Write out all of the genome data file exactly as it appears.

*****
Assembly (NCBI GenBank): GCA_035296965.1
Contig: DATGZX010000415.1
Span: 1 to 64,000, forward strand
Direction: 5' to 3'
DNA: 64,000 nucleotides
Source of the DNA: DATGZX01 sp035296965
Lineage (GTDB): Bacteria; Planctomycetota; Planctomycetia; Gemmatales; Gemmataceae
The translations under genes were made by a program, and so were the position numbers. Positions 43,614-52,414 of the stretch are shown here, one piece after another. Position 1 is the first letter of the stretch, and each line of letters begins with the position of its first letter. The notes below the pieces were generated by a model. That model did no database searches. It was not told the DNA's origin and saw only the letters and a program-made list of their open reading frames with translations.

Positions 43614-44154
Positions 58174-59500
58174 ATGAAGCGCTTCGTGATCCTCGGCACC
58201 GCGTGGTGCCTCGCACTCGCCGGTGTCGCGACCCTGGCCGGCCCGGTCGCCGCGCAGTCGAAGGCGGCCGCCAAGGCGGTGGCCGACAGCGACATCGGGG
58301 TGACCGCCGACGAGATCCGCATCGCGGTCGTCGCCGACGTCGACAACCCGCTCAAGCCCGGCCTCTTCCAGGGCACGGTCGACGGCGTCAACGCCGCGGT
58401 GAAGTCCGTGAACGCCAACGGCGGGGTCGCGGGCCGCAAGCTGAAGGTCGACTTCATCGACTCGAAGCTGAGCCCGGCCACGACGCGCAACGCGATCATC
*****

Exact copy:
Assembly (NCBI GenBank): GCA_035296965.1
Contig: DATGZX010000415.1
Span: 1 to 64,000, forward strand
Direction: 5' to 3'
DNA: 64,000 nucleotides
Source of the DNA: DATGZX01 sp035296965
Lineage (GTDB): Bacteria; Planctomycetota; Planctomycetia; Gemmatales; Gemmataceae
The translations under genes were made by a program, and so were the position numbers. Positions 43,614-52,414 of the stretch are shown here, one piece after another. Position 1 is the first letter of the stretch, and each line of letters begins with the position of its first letter. The notes below the pieces were generated by a model. That model did no database searches. It was not told the DNA's origin and saw only the letters and a program-made list of their open reading frames with translations.

Positions 43614-44154
Positions 58174-59500
58174 ATGAAGCGCTTCGTGATCCTCGGCACC
58201 GCGTGGTGCCTCGCACTCGCCGGTGTCGCGACCCTGGCCGGCCCGGTCGCCGCGCAGTCGAAGGCGGCCGCCAAGGCGGTGGCCGACAGCGACATCGGGG
58301 TGACCGCCGACGAGATCCGCATCGCGGTCGTCGCCGACGTCGACAACCCGCTCAAGCCCGGCCTCTTCCAGGGCACGGTCGACGGCGTCAACGCCGCGGT
58401 GAAGTCCGTGAACGCCAACGGCGGGGTCGCGGGCCGCAAGCTGAAGGTCGACTTCATCGACTCGAAGCTGAGCCCGGCCACGACGCGCAACGCGATCATC